Wei Gu

Wei Gu, PhD

Professor of Pathology & Cell Biology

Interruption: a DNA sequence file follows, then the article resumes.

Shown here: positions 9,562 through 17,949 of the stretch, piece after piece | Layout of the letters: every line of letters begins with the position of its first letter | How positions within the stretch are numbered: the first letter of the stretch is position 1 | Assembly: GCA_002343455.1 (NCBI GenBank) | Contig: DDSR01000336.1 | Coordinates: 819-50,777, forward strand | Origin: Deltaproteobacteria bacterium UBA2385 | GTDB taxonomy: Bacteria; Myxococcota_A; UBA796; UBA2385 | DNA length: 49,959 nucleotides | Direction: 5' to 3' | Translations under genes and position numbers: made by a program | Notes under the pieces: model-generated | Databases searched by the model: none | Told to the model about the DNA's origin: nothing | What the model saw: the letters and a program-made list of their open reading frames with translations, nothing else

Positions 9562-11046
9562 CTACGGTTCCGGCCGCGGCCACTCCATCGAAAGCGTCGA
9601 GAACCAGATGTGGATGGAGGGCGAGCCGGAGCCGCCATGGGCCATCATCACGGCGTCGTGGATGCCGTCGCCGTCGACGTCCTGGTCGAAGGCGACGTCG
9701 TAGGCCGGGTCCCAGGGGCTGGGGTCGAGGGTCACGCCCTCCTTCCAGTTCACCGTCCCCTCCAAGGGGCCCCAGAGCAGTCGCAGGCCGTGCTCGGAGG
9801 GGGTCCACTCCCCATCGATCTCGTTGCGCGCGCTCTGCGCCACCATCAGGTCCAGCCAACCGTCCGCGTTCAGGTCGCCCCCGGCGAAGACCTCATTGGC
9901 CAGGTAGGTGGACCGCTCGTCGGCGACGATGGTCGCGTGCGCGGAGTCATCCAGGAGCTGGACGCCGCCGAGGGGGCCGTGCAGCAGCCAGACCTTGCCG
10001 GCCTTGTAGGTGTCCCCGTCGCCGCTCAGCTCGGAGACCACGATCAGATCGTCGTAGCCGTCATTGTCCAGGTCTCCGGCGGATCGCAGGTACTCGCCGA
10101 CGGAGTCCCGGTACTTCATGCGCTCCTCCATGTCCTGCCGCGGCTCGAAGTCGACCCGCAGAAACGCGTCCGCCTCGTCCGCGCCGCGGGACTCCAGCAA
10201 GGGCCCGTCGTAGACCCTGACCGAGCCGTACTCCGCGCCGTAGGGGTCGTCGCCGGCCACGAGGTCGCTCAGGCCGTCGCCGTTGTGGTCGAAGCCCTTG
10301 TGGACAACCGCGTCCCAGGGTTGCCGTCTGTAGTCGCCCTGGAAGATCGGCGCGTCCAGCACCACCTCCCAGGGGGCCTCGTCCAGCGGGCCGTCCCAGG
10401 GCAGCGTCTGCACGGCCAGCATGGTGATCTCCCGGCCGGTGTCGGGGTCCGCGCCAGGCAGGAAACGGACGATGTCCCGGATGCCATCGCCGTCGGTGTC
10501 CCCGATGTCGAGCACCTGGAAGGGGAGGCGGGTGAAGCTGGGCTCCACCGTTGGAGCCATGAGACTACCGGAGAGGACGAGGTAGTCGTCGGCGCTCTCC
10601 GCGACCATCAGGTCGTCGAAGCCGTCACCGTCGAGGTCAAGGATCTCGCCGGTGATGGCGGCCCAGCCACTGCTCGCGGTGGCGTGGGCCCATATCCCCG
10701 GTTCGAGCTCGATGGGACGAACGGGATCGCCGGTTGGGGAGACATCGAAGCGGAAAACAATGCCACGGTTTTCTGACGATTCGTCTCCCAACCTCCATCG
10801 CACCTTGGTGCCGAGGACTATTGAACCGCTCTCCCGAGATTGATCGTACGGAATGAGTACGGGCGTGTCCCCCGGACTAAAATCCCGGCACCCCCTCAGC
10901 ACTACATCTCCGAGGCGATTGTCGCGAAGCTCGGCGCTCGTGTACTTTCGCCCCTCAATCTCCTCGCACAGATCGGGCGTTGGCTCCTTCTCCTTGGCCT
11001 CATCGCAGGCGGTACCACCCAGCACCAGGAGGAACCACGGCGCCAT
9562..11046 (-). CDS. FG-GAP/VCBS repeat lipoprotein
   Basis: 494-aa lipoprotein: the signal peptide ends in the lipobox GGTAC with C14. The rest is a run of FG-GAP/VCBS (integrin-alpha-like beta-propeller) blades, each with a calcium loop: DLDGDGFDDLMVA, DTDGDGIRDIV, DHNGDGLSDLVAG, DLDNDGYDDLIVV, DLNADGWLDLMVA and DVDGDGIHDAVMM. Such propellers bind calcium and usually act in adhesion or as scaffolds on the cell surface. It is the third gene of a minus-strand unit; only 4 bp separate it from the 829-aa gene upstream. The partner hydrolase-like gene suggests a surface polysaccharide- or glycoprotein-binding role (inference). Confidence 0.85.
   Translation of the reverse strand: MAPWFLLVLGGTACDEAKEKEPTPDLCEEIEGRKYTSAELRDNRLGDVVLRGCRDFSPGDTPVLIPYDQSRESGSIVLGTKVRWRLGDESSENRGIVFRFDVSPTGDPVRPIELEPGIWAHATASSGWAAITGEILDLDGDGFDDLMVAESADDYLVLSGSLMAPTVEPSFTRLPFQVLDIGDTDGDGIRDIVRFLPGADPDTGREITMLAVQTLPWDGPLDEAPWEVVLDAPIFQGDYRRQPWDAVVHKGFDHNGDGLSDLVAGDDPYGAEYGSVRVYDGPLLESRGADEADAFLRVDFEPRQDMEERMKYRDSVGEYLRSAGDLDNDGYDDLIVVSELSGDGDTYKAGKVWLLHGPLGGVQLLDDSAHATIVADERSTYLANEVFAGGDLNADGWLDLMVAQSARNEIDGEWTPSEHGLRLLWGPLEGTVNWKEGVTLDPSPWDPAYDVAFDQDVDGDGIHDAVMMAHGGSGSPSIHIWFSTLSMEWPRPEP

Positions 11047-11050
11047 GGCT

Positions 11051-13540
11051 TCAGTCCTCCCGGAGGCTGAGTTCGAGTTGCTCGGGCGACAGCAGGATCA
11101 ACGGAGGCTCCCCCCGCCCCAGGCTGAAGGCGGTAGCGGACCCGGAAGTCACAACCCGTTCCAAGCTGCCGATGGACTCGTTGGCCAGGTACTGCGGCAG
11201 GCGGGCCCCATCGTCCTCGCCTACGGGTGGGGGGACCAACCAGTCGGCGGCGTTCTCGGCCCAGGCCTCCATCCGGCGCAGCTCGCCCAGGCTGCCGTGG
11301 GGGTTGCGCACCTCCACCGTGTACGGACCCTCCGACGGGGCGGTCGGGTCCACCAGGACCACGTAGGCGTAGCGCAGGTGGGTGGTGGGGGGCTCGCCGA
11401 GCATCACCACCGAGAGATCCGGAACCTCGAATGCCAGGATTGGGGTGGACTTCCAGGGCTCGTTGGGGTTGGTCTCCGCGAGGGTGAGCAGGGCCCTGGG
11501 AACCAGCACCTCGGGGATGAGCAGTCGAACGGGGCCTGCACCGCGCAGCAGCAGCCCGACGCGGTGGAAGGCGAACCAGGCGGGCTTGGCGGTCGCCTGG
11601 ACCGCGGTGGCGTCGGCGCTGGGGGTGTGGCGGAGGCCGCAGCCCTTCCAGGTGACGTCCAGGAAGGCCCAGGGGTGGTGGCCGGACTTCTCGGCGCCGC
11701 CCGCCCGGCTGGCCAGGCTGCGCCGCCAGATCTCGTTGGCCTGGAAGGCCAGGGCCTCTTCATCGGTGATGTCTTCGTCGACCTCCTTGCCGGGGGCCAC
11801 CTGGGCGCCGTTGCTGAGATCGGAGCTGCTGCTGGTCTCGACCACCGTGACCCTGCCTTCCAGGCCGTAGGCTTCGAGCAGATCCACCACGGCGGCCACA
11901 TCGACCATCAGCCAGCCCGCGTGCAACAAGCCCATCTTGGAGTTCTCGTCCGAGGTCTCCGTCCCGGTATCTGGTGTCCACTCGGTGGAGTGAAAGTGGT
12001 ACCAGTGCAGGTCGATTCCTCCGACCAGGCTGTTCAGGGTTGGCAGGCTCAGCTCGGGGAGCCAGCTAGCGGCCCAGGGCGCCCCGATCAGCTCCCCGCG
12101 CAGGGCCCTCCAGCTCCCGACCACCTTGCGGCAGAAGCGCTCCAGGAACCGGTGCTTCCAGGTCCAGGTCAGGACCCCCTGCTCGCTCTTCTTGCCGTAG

Over the past 20 years, the integrative approach of the Gu Laboratory, combining biochemical analyses and advanced genetically manipulated mouse models has been instrumental to dissect the precise roles of protein modifications in regulating p53-mediated tumor suppression. The Gu lab has made significant contributions to establishing the roles of acetylation-mediated regulation of non-histone proteins. They established that site-specific acetylation plays a critical role in promoter-specific regulation of p53 targets. They discovered that the acidic domain containing proteins act as a new “reader” for acetylated substrates critically involved in acetylation-mediated actions. These studies have laid the foundation for the view that reversible acetylation is a general mechanism for regulation of non-histone proteins. Through in-depth investigation, the Gu lab has revealed that “dynamic ubiquitination” (polyubiquitination, monoubiquitination and deubiquitination) is the major mechanism by which the stability and subcellular localization of p53 protein are determined. They found that the deubiquitinase USP7 (also called HAUSP) interacts with both p53 and Mdm2; and is an important therapeutic target for human cancers through activating p53 and downregulating oncoproteins such as N-Myc. By using p53 acetylation-deficient mutant mice, the Gu lab has demonstrated that acetylation is required for p53-mediated cell-cycle arrest, senescence and apoptosis in vivo. Subsequently, they found that p53 is able to induce its tumor suppression through its metabolic targets including promoting ferroptosis.

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